By Brian W. Hutchison

How time has flown, and how much “water has gone under the bridge” since last introducing this subject discussion more than ten years ago in June of 1991 as a retort to a series of comments made by a genealogical peer, Mr. Stephen Hayes, in Genealogical Computing six months earlier. At that time, Mr. Hayes was interested as well in the transcription of cemeteries and how best to accommodate this.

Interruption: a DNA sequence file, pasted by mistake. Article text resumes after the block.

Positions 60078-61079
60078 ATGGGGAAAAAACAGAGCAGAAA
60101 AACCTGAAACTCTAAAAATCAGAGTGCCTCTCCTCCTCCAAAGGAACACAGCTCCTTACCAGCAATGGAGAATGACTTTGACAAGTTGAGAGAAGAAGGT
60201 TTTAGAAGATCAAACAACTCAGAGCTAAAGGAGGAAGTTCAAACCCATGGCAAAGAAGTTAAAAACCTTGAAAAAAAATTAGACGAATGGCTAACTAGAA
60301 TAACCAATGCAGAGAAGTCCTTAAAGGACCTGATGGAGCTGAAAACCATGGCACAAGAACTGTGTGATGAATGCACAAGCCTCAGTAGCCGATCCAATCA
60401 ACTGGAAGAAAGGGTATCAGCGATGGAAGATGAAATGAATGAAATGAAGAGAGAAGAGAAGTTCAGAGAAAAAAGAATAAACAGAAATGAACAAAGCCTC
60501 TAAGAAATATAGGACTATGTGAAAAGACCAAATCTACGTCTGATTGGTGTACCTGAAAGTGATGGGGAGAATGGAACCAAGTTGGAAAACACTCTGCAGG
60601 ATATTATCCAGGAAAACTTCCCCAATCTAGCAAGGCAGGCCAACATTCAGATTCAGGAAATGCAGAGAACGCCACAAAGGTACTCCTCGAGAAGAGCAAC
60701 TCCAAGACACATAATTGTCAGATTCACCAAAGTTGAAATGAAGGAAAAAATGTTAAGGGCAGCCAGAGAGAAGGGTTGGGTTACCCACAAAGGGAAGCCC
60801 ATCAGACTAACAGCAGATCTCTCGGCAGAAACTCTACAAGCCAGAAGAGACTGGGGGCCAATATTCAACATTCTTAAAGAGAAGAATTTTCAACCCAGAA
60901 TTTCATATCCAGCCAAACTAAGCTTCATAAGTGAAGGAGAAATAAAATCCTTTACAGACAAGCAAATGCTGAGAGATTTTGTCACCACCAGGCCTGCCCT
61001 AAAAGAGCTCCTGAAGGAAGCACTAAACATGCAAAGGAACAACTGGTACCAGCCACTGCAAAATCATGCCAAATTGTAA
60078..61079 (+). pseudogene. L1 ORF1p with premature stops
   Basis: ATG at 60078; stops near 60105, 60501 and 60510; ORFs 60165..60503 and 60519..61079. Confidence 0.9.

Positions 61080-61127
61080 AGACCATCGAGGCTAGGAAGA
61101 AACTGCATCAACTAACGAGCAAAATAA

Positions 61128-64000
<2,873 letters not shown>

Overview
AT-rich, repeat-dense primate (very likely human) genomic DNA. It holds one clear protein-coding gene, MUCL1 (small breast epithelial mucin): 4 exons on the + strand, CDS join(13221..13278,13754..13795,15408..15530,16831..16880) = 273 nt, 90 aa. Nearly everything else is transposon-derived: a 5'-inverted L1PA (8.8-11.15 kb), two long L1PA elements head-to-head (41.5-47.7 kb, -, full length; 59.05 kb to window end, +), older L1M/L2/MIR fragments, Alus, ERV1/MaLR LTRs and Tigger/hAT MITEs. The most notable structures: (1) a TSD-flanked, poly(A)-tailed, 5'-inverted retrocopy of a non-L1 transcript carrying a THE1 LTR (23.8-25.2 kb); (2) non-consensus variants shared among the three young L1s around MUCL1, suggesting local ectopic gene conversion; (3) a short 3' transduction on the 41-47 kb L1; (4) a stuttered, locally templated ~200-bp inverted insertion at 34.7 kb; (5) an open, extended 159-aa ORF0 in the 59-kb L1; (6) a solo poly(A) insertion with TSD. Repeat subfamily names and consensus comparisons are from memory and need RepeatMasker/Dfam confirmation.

A few years later, Hayes went on to co-develop a software database program to provide for the transcription of monumental inscriptions, however this software never really took off and to my knowledge is no longer available. Numerous others have come and gone with similar dreams though not one to-date has really addressed the requirements well, in my opinion. I don’t propose that I was the first to initiate the importance of these source records, I think that this is quite evident with the typical and early 1980 statements of such genealogical masters as Walter Lee Sheppard with his quote offered at the beginning of this paper, though Isuspect that I was one of the first in the genealogical community to raise the level of significance by suggesting how and what we should record on this source information for posterity. Prior to 1991, through very in-depth research on what has been going on with monumental inscription transcriptions, it was readily apparent that there was no rhyme or reason as to what got recorded and what didn’t, what was deemed relevant genealogical information and that which wasn’t; how we recorded and archived it and how we shouldn’t. This, today, continues to be the case.